Julian Assange is one of the most significant figures of the twenty first century. But before he was famous, before WikiLeaks, before the internet even existed, he was a teenage computer hacker in Melbourne. This is his story. In 1989, known as 'Mendax', Assange and two friends formed a group called the 'International Subversives'. Using early home computers and defining themselves as 'white hat hackers' - those who look but don't steal - they broke into some of the world's most powerful and secretive organisations. They were young, brilliant, and in the eyes of the US Government, a major threat to national security. At the urging of the FBI, the Australian Federal Police set up a special taskforce to catch them. But at a time when most Australian police had never seen a computer, let alone used one, they had to figure out just where to begin. Police ingenuity and old-fashioned detective work are pitted against nimble, highly skilled young men in this new crime frontier. What follows,... Written by
Whenever a movie has some political agenda or seems to, the reviewer votes divide into haters and lovers, ten stars vs one star and so on. I am an admirer of Wikileaks, but I can't view this movie so singlesidedly. Instead, I have to compare it to similar movies like Operation Takedown or even Hackers. Also, I have to take into account that this is not a big budget American movie, but an Australian TV drama.
On that scale, Underground is surprisingly good. I wouldn't know how factual it is, but take into consideration that it is based on a book (that is freely available online) about the hacker culture, written when Julian Assange was a nobody. It has no connection to Wikileaks at all and none of the Assanges consulted on the movie (even though Julian himself said he liked it when he saw it).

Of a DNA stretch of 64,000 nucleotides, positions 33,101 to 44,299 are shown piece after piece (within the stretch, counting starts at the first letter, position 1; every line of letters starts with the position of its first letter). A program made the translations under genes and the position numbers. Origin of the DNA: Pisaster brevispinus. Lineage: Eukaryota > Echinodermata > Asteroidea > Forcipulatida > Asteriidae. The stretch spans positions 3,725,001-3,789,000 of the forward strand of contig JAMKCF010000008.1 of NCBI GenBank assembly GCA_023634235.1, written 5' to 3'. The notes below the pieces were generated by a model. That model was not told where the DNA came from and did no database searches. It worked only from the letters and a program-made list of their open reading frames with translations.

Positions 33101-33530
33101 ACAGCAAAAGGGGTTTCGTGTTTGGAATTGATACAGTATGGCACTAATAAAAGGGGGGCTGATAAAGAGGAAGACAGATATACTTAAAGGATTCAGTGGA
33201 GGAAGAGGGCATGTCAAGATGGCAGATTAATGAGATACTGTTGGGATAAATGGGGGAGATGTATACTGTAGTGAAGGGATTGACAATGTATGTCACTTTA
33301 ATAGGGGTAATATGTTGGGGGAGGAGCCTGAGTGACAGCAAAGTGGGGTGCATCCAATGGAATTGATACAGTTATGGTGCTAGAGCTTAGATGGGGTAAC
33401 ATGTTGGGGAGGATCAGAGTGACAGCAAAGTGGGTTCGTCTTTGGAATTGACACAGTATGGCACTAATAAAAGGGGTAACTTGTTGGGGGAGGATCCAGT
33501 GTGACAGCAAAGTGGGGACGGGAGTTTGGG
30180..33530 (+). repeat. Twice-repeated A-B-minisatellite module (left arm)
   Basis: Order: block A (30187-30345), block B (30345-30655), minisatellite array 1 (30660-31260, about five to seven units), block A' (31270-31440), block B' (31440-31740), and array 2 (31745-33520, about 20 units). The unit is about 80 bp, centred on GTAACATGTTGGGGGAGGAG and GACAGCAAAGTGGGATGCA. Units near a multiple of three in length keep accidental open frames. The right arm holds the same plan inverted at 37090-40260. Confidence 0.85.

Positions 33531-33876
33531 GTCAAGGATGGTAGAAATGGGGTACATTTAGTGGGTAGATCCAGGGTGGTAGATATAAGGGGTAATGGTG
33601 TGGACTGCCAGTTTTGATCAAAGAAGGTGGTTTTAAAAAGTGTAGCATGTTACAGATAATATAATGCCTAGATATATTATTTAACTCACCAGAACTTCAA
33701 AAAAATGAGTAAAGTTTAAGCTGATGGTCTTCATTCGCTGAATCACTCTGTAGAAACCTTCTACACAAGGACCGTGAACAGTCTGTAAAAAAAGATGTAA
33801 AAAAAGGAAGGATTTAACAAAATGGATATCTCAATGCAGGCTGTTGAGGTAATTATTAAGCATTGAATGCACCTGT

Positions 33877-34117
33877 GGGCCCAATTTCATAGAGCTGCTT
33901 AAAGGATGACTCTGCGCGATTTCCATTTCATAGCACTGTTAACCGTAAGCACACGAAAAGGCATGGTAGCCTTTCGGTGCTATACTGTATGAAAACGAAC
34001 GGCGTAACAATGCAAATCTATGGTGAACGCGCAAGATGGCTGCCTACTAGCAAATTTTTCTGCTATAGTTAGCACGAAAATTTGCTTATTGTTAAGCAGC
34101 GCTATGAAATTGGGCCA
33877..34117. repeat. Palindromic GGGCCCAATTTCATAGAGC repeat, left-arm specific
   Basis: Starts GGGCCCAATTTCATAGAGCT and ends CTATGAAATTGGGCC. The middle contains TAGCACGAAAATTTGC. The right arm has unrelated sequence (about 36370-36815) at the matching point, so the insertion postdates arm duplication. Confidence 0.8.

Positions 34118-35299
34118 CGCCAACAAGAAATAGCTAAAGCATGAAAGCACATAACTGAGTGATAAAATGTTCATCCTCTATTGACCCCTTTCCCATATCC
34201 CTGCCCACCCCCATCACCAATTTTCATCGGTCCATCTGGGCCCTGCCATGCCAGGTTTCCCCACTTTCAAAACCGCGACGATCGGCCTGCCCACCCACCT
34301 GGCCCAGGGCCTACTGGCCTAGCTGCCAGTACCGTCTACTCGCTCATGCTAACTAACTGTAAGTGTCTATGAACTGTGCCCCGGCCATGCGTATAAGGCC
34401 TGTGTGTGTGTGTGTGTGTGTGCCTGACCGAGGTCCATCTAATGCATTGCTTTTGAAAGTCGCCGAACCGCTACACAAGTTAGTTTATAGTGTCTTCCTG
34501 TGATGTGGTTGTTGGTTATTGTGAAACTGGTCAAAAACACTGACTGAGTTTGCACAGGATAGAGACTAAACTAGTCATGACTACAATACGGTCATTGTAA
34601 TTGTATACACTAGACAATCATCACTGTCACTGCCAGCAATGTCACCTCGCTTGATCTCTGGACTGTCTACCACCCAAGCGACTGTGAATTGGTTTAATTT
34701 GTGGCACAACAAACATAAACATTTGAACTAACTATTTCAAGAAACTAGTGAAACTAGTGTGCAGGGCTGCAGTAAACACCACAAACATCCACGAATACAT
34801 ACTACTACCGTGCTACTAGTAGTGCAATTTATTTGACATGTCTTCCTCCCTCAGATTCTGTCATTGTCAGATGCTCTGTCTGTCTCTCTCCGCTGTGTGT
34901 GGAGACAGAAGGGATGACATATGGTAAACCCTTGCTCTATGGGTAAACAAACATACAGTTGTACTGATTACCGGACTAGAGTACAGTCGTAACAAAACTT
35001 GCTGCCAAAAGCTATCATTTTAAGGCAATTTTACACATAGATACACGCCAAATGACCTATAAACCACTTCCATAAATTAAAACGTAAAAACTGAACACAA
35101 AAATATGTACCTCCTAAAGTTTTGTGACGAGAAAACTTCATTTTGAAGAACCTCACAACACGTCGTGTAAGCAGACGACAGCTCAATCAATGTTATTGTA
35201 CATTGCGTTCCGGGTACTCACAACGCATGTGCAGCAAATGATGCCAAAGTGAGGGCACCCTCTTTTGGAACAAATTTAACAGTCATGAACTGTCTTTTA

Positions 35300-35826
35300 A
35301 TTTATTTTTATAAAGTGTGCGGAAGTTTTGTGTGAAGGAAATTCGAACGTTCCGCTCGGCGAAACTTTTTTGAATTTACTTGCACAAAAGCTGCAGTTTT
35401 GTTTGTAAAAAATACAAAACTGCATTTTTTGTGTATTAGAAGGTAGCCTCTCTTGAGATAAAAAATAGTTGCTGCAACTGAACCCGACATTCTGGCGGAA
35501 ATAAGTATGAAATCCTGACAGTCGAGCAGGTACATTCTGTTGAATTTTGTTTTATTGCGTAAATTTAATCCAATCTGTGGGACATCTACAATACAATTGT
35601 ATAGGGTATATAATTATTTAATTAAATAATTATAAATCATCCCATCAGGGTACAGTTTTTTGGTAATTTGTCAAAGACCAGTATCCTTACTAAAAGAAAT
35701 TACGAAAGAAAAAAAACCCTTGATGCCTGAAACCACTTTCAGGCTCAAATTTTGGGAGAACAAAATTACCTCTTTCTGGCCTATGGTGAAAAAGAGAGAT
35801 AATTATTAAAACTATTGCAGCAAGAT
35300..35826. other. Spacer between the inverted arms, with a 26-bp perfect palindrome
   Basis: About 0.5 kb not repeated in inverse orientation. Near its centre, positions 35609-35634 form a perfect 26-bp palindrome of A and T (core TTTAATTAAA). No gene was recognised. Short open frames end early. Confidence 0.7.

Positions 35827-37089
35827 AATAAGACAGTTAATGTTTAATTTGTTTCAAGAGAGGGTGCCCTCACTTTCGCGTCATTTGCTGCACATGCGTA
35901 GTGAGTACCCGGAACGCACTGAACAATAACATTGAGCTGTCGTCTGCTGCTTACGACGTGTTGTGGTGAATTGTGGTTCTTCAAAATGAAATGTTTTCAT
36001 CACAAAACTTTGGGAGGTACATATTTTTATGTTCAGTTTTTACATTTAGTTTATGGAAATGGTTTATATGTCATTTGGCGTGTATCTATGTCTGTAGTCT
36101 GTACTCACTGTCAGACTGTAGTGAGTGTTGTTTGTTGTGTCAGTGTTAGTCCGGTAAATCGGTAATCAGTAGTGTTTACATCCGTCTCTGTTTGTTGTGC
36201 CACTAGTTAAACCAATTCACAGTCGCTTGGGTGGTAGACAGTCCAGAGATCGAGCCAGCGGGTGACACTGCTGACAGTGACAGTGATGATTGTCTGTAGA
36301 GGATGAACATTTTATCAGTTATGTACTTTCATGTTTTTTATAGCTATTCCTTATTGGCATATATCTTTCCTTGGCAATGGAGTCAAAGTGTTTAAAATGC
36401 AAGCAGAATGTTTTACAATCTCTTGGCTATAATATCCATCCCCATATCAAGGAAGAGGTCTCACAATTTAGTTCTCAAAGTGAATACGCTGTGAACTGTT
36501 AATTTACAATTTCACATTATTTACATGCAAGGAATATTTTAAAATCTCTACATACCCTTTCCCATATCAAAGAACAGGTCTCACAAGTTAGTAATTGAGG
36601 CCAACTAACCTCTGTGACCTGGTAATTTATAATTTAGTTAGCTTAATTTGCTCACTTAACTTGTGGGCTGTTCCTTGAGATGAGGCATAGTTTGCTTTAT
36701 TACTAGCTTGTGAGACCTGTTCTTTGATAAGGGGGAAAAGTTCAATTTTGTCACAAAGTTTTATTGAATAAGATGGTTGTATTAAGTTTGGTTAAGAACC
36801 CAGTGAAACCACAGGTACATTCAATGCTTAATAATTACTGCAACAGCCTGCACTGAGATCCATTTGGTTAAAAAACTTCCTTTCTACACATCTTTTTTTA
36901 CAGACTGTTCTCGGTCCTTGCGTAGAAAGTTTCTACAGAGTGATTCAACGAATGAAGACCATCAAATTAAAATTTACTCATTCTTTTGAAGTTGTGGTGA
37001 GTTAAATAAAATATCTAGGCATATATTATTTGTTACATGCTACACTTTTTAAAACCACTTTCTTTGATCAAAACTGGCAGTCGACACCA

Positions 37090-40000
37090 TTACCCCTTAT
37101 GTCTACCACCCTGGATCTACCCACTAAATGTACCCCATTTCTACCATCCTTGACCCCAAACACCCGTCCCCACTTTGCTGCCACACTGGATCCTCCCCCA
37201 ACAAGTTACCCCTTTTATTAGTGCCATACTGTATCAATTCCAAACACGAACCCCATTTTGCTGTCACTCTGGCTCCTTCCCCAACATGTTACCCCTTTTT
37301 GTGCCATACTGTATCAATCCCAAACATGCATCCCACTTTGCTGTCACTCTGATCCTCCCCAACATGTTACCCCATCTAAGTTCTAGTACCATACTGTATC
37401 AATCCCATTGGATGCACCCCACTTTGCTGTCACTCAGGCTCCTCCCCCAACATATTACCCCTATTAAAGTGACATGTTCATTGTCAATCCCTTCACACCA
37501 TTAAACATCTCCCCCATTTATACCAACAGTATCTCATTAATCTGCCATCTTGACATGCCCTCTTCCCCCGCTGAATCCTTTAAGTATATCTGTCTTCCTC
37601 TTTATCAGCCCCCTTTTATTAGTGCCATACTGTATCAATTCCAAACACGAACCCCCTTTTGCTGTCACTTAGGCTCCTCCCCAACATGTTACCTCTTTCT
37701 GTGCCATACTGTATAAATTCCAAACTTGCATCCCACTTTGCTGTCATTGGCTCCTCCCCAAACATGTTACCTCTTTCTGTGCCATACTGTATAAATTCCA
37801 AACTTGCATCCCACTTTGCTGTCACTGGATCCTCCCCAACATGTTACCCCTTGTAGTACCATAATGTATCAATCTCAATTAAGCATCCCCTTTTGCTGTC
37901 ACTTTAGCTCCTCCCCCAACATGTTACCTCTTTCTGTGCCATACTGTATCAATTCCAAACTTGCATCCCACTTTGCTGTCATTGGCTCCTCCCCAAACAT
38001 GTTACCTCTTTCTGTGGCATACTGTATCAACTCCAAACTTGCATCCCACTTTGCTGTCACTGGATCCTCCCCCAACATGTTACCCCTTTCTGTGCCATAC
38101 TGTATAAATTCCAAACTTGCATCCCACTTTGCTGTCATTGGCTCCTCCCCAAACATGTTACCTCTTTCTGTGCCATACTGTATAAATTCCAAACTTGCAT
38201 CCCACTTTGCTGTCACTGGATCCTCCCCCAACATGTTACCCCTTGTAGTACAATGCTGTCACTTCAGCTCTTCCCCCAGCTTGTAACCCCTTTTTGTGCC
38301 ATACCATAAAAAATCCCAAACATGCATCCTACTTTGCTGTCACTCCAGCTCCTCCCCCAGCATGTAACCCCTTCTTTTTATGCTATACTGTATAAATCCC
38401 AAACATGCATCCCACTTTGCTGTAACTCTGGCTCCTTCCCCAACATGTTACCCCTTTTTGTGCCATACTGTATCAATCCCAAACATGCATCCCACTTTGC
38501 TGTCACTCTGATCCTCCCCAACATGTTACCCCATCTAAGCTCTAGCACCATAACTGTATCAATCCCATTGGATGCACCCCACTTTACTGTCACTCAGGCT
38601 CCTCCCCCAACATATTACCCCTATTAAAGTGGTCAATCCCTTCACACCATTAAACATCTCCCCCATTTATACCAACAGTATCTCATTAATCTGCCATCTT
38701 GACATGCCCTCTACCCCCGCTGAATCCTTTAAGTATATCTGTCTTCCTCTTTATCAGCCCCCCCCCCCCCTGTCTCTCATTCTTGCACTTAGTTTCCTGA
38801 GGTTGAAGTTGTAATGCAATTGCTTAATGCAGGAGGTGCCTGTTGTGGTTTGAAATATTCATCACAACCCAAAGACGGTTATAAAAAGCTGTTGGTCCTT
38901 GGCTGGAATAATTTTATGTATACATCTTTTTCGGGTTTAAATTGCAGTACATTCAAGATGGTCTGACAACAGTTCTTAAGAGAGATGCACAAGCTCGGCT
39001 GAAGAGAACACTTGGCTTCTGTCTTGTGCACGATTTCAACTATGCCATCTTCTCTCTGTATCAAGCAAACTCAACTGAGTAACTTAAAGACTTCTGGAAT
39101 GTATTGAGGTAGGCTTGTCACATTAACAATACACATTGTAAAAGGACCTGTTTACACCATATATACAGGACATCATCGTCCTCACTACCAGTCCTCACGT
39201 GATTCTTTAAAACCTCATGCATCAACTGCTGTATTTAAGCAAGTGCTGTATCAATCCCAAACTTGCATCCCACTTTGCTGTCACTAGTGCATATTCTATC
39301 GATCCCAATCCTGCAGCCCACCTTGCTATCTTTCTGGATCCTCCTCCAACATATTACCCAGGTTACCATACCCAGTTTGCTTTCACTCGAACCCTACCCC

The actors were well chosen, the boy looks like Assange a bit, and they all acted pretty well. There are two known names in the cast: Rachel Griffiths as the mother and Anthony LaPaglia as the cop chasing him. As for the story, it was eerily similar to Operation Takedown: the morally driven hacker that raises a middle finger to authority in his quest for truth. Unlike Mitnick, though, he only paid a 2100$ fine allegedly because the judge sympathised with his family's "nomadic lifestyle".
As for the main complaint, that the movie doesn't explain the motivations of Julian Assange, that is a good thing. Several pieces of the puzzle are presented: his obsessive personality, his cult leader step dad, his morally outspoken mother, his discovery of American misdoings in the first Gulf War. They all are just pieces. Many other exist and it is the role of the viewer to get or not interested in putting them together.
My conclusion is that for people not interested in the hacker culture or specifically Assange, the movie will seem pointless. For the others, though, it is a good watch. There is, of course, some dramatization, changes of perspective and so on, but in the end it does well what it set to do and that is why I recommend it wholeheartedly.
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